Memphis Grizzlies: The Perils Of Judging Marc Gasol On Past Performance

Mar 3, 2015; Memphis, TN, USA; Memphis Grizzlies center Marc Gasol (33) drives against Utah Jazz center Rudy Gobert (27) during the first quarter at FedExForum. Mandatory Credit: Nelson Chenault-USA TODAY Sports
Mar 3, 2015; Memphis, TN, USA; Memphis Grizzlies center Marc Gasol (33) drives against Utah Jazz center Rudy Gobert (27) during the first quarter at FedExForum. Mandatory Credit: Nelson Chenault-USA TODAY Sports /

Marc Gasol has been the best player and the driving force for the Memphis Grizzlies the past two years. Also, Gasol’s a player who popped out offensively in the middle of his career and isn’t easily characterized by aggregated statistics.

The 30-year-old center scored a career-high 17.4 points per game last season, 2.8 more than his previous best. He commanded a larger portion of the offense than ever with a 24.6 percent usage rate. He didn’t score as much after posting 20 per game in the first 33 games, and that allowed commentators to lean toward a more conservative side.

While FiveThirtyEight’s projection system pegged Gasol for a steady decline starting this season, Carl Bialik boiled it down to increased usage rate, true shooting percentage and assist rate before posing the question, “Is he on track for more improvements, like Larry Nance, or a Brad Miller-like rapid decline?”

Granted, the projection system found him statistically similar to these two former big men at this juncture. However, Larry Nance had just joined a Cleveland Cavaliers team that whose time hadn’t come in 1990-91 and Brad Miller was a complementary player who was only above average in an ephemeral sense.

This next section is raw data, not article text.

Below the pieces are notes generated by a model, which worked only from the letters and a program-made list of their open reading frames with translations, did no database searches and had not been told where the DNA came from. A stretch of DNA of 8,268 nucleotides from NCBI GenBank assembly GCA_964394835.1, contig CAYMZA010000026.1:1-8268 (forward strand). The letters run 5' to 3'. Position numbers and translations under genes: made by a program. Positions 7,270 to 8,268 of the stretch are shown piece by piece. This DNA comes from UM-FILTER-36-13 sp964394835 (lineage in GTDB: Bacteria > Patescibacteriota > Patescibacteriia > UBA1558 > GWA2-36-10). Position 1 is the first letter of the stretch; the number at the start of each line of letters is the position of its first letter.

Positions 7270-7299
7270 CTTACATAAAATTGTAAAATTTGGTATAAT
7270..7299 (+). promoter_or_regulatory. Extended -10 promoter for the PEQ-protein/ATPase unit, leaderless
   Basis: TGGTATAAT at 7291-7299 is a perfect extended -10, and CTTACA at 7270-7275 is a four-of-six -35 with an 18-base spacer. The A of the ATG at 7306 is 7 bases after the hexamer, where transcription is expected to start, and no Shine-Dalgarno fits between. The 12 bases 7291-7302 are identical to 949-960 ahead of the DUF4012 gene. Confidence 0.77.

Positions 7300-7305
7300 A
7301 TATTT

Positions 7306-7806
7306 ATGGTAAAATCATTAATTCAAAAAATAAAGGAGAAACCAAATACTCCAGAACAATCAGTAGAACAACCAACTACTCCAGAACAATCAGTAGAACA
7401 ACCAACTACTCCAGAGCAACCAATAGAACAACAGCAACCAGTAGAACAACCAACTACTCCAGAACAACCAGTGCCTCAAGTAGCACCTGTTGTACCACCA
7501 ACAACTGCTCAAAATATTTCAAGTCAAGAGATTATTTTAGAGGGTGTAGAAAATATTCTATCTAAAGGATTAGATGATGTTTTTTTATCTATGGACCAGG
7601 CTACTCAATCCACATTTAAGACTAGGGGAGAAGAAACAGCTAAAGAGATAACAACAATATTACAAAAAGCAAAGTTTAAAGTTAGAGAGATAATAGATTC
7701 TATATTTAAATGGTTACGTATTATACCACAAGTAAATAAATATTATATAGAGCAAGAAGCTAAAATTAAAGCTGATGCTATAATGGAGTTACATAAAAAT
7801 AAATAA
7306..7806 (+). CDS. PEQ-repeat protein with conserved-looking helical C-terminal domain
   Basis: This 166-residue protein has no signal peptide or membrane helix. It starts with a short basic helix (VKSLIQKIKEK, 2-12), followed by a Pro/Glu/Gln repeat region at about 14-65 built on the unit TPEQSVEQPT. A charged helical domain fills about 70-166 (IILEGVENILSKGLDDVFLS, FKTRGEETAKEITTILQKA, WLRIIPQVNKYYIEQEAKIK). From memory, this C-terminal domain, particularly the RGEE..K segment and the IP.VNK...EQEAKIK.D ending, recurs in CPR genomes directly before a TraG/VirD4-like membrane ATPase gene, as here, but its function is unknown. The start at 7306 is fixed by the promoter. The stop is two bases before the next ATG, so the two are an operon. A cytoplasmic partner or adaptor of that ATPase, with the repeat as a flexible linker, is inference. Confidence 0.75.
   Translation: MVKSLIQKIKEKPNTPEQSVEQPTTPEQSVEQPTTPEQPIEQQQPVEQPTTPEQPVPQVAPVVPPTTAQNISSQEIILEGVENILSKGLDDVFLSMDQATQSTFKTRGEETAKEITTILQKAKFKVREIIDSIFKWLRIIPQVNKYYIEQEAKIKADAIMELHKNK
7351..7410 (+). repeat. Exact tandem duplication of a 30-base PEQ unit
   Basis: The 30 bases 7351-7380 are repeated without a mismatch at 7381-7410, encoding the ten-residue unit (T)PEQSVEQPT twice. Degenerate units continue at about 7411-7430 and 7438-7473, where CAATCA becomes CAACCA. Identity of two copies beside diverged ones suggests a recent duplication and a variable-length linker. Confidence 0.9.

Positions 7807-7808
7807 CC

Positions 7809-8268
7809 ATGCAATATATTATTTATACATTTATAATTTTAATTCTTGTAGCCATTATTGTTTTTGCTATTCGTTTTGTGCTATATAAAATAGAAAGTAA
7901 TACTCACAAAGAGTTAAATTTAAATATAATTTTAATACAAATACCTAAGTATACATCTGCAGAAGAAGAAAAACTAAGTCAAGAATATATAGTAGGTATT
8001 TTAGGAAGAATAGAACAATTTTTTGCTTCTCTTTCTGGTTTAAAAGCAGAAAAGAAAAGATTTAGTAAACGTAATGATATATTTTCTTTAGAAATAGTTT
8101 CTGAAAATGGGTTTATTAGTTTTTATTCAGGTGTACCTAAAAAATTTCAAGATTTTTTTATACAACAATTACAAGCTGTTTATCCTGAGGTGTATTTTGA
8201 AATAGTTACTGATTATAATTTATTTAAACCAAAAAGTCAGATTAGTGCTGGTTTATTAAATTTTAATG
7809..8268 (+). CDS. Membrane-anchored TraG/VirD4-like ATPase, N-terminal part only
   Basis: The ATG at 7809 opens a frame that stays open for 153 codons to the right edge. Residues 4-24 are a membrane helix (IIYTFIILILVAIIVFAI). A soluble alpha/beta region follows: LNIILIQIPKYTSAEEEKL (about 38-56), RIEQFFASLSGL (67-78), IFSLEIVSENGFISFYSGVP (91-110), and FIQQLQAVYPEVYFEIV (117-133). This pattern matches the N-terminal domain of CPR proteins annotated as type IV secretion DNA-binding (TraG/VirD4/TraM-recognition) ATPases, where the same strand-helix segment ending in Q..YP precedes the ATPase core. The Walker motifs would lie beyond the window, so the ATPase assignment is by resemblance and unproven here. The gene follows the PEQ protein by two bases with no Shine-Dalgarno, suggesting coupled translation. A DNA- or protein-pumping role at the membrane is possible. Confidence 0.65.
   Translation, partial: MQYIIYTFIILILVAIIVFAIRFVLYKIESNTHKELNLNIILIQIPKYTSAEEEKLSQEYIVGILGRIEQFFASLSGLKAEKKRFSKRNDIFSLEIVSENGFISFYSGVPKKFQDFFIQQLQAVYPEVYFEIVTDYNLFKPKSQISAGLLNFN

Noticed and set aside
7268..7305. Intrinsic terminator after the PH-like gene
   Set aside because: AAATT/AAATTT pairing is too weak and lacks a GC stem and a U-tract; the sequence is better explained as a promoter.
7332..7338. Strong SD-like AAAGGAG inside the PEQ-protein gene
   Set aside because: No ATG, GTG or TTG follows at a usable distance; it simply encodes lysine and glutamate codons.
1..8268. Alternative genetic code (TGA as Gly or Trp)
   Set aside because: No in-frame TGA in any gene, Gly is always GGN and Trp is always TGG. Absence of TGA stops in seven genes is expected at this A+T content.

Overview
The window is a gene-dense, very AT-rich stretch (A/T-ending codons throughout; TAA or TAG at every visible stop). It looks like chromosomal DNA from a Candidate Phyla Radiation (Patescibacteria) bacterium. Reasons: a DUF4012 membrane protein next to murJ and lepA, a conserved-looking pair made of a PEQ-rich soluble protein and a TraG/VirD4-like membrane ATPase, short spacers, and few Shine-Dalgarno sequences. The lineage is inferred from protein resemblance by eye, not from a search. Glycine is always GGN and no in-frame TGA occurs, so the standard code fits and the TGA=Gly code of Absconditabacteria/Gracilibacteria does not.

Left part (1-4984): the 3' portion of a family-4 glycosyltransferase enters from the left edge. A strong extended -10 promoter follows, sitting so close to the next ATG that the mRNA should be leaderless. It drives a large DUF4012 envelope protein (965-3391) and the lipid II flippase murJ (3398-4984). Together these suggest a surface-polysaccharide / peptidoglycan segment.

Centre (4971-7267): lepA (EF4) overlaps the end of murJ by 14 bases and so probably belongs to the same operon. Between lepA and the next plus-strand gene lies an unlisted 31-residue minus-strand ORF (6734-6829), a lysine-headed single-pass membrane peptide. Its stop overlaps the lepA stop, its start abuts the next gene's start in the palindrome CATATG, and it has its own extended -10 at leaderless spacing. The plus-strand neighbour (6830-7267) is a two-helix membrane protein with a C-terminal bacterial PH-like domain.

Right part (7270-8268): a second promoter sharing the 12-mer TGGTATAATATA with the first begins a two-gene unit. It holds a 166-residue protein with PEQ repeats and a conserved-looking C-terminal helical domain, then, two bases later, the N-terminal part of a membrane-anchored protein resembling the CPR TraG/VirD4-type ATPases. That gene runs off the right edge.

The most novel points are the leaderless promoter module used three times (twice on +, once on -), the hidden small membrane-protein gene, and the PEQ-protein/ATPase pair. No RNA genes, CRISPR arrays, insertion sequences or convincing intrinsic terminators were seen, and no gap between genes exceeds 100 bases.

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Bleacher Report’s Adam Fromal stated in his analysis ranking Gasol second in his center rankings after the 2014-15 season, “Even with the heavier volume, the Spanish 7-footer didn’t create an inordinate number of his own looks and failed to make half of his shots from the field, all without a three-point stroke to boost his efficiency.”

For Fromal, it isn’t simply about deference, but a reliance on the flow of the Grizzlies’ offense. Granted, teammates and coaches have nagged him about being aggressive, as’s Rob Mahoney noted.

Plateauing Higher Than His Previous Best

Even when Gasol receded after a hot scoring start in 2014-15, the rest of the season was better in that department than any of his previous six. In his last 48 games, he averaged 15.7 points per game. Overall, he took 18.6 field goal and free throw attempts per game for the year. During that last section, he still had 17 per game, 0.7 more than his previous high.

Hence, even when Gasol was deferring to Jeff Green and Zach Randolph in the second half, he was more aggressive than any time before.

Perhaps the greatest indicator from the latter part of last year was how he took back scoring leadership in the playoffs, dropping 19.7 points per game.